Troubled waters

Pencil Preaching for Sunday, May 9, 2020

“Do not let your hearts be troubled” (John 14:1).

Fifth Sunday of Easter

Acts 6:1-7; Ps 33; 1 Pet 2:4-9; John 14:1-12

The word “trouble” has a long etymological history going back the Latin turbulare, to trouble, disturb; make turbid, cloudy, stir up, mix.  We use the expression “to muddy the waters” when someone is stirring up trouble, causing confusion. When conflicts in Ireland in the late 20th century went unresolved and entered the political and social fabric of the country, they were called simply “The Troubles.” 

American songwriter Paul Simon wrote the 1970 hit “Bridge Over Troubled Waters,” based on phrase he found in a Gospel song. Its appeal was both intimate and collective at a time when American society was experiencing real turbulence and uncertainty. The chorus repeats the comforting promise, “Like a bridge over troubled waters I will lay me down.”

We see this role fulfilled in Jesus as he comforts his disciples. He is the one who lays down his life across the most troubling waters of all, the passage from this life through death to new life. Even this trouble cannot disrupt their relationship.  He is going the Father, but as long as they remain in him, the life they share will never be interrupted. 

Jesus not only acts as a bridge to God, he is the bridge between humanity and divinity. By his Incarnation, he has opened our humanity to divine life with God. By our baptism we are already passing from death to life, part of the new Creation Jesus initiated through his cross and resurrection.  The discourses in the fourth Gospel are like a personal conversation or love letter between Jesus and the church, dispelling fear and the anxiety that can overtake the heart in the midst of trouble. He provides a peace that the world cannot give.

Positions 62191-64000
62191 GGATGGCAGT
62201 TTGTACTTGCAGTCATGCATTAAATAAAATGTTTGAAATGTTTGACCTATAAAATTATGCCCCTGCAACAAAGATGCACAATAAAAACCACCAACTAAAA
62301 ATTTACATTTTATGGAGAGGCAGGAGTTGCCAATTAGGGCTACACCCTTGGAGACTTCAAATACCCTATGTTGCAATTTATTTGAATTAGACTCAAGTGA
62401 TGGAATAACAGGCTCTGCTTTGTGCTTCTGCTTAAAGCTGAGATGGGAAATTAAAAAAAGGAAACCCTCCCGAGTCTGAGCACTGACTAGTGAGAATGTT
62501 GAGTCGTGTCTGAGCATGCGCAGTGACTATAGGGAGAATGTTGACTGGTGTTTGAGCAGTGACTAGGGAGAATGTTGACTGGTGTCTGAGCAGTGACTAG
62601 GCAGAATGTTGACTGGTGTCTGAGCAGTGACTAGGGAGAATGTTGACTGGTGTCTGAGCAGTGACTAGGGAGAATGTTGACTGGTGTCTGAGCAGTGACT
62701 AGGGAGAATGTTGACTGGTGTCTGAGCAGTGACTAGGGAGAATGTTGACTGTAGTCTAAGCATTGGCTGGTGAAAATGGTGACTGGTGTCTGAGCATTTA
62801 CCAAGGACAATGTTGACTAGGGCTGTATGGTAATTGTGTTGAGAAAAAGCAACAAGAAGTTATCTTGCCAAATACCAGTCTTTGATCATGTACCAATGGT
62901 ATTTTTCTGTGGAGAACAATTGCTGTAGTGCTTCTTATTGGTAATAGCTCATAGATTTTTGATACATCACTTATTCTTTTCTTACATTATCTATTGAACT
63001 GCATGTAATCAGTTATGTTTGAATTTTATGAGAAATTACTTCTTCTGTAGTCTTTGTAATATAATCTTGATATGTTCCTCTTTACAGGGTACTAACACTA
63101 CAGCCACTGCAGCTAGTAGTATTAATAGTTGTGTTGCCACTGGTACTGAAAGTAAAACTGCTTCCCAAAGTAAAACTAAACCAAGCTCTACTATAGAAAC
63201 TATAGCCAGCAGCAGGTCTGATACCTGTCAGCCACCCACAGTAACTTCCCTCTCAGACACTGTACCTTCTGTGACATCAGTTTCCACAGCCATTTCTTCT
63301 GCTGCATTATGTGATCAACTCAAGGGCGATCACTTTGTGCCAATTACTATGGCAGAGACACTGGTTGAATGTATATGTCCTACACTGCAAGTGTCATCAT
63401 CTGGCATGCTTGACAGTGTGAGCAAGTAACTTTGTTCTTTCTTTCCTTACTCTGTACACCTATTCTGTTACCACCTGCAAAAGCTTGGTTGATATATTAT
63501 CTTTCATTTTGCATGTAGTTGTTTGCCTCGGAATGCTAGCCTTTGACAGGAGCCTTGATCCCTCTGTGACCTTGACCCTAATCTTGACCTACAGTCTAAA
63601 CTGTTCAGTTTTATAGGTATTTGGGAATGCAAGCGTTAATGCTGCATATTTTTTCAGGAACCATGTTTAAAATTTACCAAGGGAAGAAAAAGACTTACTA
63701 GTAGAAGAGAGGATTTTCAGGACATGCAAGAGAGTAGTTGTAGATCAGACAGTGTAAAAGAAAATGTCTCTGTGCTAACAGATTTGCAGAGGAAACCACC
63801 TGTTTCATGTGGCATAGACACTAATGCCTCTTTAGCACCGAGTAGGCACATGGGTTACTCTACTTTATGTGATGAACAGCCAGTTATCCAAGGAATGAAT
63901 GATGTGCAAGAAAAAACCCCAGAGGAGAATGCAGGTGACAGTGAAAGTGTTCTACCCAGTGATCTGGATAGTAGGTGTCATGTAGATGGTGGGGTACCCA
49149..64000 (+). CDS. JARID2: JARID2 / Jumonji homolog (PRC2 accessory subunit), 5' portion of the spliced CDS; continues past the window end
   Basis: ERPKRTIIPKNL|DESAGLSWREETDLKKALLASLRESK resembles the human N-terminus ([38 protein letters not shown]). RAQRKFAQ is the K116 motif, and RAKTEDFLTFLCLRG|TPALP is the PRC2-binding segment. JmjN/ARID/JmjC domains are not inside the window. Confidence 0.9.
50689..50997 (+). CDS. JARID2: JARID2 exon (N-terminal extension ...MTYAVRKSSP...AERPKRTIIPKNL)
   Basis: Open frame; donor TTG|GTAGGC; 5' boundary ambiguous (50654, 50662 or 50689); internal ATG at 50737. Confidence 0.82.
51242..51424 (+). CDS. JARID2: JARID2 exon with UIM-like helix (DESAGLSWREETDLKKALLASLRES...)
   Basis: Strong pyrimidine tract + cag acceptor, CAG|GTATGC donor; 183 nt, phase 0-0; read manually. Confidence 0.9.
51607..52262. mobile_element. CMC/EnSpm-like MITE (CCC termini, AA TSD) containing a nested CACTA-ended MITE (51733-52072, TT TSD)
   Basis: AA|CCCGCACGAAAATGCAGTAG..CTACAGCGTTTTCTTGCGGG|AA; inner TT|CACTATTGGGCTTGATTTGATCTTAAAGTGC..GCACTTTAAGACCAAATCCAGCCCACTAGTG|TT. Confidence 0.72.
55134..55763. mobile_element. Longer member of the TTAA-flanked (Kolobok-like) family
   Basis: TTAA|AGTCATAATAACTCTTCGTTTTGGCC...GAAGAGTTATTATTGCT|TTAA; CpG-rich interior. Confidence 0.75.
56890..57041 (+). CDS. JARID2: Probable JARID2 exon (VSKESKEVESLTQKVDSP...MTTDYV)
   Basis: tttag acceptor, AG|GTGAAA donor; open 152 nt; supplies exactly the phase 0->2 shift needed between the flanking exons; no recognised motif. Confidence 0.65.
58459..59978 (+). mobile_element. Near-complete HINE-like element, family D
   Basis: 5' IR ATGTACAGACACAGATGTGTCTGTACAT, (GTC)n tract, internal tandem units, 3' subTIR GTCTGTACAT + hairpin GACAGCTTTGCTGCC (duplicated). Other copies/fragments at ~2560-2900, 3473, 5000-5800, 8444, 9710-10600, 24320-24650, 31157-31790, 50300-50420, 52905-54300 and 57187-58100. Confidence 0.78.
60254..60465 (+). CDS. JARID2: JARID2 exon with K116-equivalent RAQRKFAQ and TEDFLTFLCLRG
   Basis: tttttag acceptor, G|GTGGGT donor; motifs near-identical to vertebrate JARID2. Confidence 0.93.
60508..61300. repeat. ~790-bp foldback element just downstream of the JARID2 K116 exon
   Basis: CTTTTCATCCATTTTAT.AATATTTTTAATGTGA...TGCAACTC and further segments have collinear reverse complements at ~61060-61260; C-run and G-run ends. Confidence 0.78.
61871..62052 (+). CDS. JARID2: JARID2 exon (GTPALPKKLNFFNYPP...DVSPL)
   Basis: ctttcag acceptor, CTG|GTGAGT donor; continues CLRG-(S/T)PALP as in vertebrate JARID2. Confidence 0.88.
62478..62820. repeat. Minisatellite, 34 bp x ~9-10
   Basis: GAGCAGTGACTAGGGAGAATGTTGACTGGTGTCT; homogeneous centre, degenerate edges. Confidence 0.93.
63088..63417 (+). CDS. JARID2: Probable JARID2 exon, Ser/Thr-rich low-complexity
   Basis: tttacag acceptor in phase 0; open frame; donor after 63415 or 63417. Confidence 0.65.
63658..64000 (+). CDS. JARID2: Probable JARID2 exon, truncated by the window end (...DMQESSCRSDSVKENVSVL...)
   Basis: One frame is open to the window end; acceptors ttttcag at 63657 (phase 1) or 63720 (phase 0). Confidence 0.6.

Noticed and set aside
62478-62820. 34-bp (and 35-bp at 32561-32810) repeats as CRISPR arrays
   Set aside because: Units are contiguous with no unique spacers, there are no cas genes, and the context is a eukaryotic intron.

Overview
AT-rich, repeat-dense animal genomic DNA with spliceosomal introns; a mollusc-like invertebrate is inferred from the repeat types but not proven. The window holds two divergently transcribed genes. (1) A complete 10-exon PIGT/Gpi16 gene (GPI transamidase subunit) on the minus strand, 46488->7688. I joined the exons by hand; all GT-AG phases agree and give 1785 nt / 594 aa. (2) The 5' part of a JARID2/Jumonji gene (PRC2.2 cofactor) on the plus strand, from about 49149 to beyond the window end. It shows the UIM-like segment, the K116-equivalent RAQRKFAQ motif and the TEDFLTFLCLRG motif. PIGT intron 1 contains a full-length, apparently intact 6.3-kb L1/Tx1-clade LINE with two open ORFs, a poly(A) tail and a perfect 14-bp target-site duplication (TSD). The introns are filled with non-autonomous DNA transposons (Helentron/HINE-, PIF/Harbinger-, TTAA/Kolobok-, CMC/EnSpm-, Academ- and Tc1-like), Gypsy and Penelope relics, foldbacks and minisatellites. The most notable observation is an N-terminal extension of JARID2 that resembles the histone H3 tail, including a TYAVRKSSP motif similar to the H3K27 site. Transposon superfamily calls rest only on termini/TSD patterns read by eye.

As a faith community, we are being tested and will be further tested by the unfolding impact of the pandemic on our society economically and culturally.  All our institutions and national ideals are under stress. We witness signs of heroic service and generous neighbor to neighbor support.  We also see disturbing signs along the fault lines within our nation where healing and reconciliation are needed.  It will be up to all of us to determine which of these two currents guides our national discourse.

Troubled hearts need clarity and reassurance, and only God can provide the bedrock of love that rebuilds trust and courage.  Easter faith is a way of life when we know that we can lay down our lives for one another. Jesus has gone before us to show that love is stronger than trouble.  When the time comes that we need it most, this strength will be provided, and he will be with us.  Now may be that time.    


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